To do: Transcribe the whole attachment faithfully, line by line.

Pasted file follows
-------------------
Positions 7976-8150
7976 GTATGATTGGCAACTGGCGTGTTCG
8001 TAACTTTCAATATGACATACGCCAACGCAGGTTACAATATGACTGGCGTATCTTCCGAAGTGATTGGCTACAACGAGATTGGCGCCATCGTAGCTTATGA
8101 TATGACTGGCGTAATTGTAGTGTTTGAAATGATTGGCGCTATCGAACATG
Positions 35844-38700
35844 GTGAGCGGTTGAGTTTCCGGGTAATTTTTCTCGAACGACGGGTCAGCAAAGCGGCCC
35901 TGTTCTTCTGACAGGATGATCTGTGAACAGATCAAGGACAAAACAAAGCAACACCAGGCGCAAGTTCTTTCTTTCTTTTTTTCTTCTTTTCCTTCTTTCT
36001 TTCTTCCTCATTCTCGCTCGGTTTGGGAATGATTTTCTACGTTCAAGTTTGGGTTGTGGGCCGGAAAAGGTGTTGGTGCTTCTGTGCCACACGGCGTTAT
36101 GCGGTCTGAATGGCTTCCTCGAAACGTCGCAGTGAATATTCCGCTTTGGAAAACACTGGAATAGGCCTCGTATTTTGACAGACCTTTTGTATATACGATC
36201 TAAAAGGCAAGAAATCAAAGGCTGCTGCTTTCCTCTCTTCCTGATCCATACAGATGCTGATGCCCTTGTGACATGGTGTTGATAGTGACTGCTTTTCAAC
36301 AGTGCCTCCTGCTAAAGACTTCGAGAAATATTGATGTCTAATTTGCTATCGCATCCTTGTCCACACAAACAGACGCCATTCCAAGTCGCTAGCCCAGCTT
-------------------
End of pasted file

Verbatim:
Positions 7976-8150
7976 GTATGATTGGCAACTGGCGTGTTCG
8001 TAACTTTCAATATGACATACGCCAACGCAGGTTACAATATGACTGGCGTATCTTCCGAAGTGATTGGCTACAACGAGATTGGCGCCATCGTAGCTTATGA
8101 TATGACTGGCGTAATTGTAGTGTTTGAAATGATTGGCGCTATCGAACATG
Positions 35844-38700
35844 GTGAGCGGTTGAGTTTCCGGGTAATTTTTCTCGAACGACGGGTCAGCAAAGCGGCCC
35901 TGTTCTTCTGACAGGATGATCTGTGAACAGATCAAGGACAAAACAAAGCAACACCAGGCGCAAGTTCTTTCTTTCTTTTTTTCTTCTTTTCCTTCTTTCT
36001 TTCTTCCTCATTCTCGCTCGGTTTGGGAATGATTTTCTACGTTCAAGTTTGGGTTGTGGGCCGGAAAAGGTGTTGGTGCTTCTGTGCCACACGGCGTTAT
36101 GCGGTCTGAATGGCTTCCTCGAAACGTCGCAGTGAATATTCCGCTTTGGAAAACACTGGAATAGGCCTCGTATTTTGACAGACCTTTTGTATATACGATC
36201 TAAAAGGCAAGAAATCAAAGGCTGCTGCTTTCCTCTCTTCCTGATCCATACAGATGCTGATGCCCTTGTGACATGGTGTTGATAGTGACTGCTTTTCAAC
36301 AGTGCCTCCTGCTAAAGACTTCGAGAAATATTGATGTCTAATTTGCTATCGCATCCTTGTCCACACAAACAGACGCCATTCCAAGTCGCTAGCCCAGCTT